What You Need to Know About Step On Bindings

Despite the way it looks when you see an experienced rider carving down the hill, snowboarding feels unnatural to everyone when they’re first learning. As a result, most beginners will jump on anything that makes their learning experience a little bit easier.

Step on bindings are a great way to make snowboarding more approachable for beginners, but that doesn’t mean that only beginners should ride them. To shed some light on step on bindings and who should ride them, the ASO Mammoth team has listed the most important things to know about step on bindings below. Check it out and see if step on bindings are right for you!

How Step On Bindings Work

 None of the information below will be helpful if you don’t understand how step on bindings work, so we’ve briefly broken down the process here.

Step on bindings have a base and back like a normal strap binding. However, instead of straps that you use to secure your feet to the board step on bindings use clips on the side and heel of the boot that lock into the bindings. No cranking a strap. No sliding your foot in. No straps at all. Just stepping and locking into your board.

We should note that because of the unique binding and boot design that make step on bindings work, you must buy boots and bindings made by the same manufacturer. In this case, that means that if you want step on bindings you will have to buy Burton.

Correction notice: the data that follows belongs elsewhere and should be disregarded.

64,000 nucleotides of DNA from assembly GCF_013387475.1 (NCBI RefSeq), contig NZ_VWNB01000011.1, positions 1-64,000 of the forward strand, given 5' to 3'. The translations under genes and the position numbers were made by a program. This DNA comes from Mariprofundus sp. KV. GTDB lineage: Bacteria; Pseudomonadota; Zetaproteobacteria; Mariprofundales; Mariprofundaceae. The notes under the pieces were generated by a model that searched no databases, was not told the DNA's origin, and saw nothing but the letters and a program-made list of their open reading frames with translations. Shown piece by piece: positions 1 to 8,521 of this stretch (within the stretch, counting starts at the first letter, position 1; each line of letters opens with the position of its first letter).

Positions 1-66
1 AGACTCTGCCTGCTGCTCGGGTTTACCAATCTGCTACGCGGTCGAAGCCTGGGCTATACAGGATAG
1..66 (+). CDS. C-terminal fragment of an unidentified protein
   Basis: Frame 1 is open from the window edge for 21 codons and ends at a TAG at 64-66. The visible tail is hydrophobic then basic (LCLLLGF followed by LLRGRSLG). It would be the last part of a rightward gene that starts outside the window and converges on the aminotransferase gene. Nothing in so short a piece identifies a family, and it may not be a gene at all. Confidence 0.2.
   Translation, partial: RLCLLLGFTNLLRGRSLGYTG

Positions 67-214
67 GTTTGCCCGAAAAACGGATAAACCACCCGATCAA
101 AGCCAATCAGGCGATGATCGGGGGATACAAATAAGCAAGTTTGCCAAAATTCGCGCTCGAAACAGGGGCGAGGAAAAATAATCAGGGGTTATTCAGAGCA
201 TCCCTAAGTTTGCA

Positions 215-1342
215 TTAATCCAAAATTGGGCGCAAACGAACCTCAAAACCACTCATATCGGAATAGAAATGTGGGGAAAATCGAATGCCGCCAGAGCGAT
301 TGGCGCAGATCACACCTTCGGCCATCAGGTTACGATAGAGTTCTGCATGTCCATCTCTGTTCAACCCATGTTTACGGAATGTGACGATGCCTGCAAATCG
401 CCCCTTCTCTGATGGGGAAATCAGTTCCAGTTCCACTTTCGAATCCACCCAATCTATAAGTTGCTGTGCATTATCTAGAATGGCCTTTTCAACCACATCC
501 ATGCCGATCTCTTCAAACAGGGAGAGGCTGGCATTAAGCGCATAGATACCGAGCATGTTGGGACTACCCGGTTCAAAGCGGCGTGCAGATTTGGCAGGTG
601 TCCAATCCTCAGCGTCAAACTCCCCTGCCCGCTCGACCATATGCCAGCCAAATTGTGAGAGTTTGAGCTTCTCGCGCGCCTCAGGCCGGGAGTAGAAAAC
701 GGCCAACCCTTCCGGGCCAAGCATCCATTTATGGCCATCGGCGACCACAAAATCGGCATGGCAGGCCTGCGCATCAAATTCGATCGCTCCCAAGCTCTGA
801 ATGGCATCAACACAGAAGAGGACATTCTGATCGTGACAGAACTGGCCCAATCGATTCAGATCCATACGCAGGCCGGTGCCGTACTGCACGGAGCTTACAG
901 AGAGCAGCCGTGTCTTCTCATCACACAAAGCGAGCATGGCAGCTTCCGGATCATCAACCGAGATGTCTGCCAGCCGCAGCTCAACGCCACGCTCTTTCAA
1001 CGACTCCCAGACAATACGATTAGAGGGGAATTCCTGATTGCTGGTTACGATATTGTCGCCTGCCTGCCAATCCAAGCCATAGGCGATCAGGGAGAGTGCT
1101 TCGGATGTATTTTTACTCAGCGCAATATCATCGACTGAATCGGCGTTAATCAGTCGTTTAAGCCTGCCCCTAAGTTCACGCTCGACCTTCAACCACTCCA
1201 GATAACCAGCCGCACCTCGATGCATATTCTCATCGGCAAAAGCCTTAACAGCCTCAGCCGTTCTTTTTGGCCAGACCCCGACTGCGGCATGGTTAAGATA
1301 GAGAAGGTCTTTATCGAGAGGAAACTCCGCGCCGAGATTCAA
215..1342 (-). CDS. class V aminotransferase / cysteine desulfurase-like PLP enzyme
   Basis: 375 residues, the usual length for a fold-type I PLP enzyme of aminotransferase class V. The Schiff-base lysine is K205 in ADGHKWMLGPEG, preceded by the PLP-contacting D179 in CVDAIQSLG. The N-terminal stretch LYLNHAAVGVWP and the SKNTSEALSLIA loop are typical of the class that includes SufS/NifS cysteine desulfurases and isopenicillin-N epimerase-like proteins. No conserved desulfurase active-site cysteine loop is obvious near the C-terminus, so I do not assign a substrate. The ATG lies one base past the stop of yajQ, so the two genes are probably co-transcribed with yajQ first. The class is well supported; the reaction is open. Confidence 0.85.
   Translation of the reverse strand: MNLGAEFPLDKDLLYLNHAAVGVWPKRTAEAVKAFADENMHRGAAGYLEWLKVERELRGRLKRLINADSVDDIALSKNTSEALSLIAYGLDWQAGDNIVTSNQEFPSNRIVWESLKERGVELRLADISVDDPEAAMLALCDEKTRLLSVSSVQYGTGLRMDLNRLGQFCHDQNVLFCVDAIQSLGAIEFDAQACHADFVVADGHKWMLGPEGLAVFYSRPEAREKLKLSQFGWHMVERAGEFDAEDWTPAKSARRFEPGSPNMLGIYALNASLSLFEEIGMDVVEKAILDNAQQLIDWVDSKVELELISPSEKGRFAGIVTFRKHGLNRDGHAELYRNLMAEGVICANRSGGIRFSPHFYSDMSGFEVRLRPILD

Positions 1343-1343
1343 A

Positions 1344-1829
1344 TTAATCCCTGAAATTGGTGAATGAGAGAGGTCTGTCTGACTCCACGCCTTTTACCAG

They are Extremely Convenient

 If you’re a snowboarder who has ever had to have your skier buddy wait up for you at the top of the lift so you can strap in, then you will immediately appreciate step on bindings’ convenience. The fact that you can ride off the lift and step into your binding in a few seconds without ever stopping makes step on bindings extremely convenient for snowboarders of all skill levels.

But Snow and Ice Build Up Can Be Frustrating

 You have to give a little to get that convenience though.

If snow or ice get into the gaps where the bindings and boot connect, you will have to clear it out so that the system can properly lock. Burton has designed their gear to keep snow or ice out of their bindings, but it is worth considering before you make a decision on step on bindings.

 They Allow Little to No Movement

 The step on system works so well that boots do not slide or wiggle at all when engaged with the binding. For some riders, this means that their gear just became much more responsive. For others, it means that they are losing flexibility needed for their style of riding.

Whether the lack of movement allowed by step on bindings is good or bad comes down to personal preference, and if you’re a beginner then you won’t even notice the difference. However, experienced riders will notice the lack of movement on their first run with step on bindings for better or worse.

They Take Time to Get Comfortable

 Whether it’s the fact that you don’t have to strap in at the top of the run or just the physical action of stepping into your bindings, it will take every rider a little time to get used to step on bindings. Whether you stick with them or demo them for one day is up to you, but before you buy new snowboard bindings try something new with step on bindings to figure out what is right for you.

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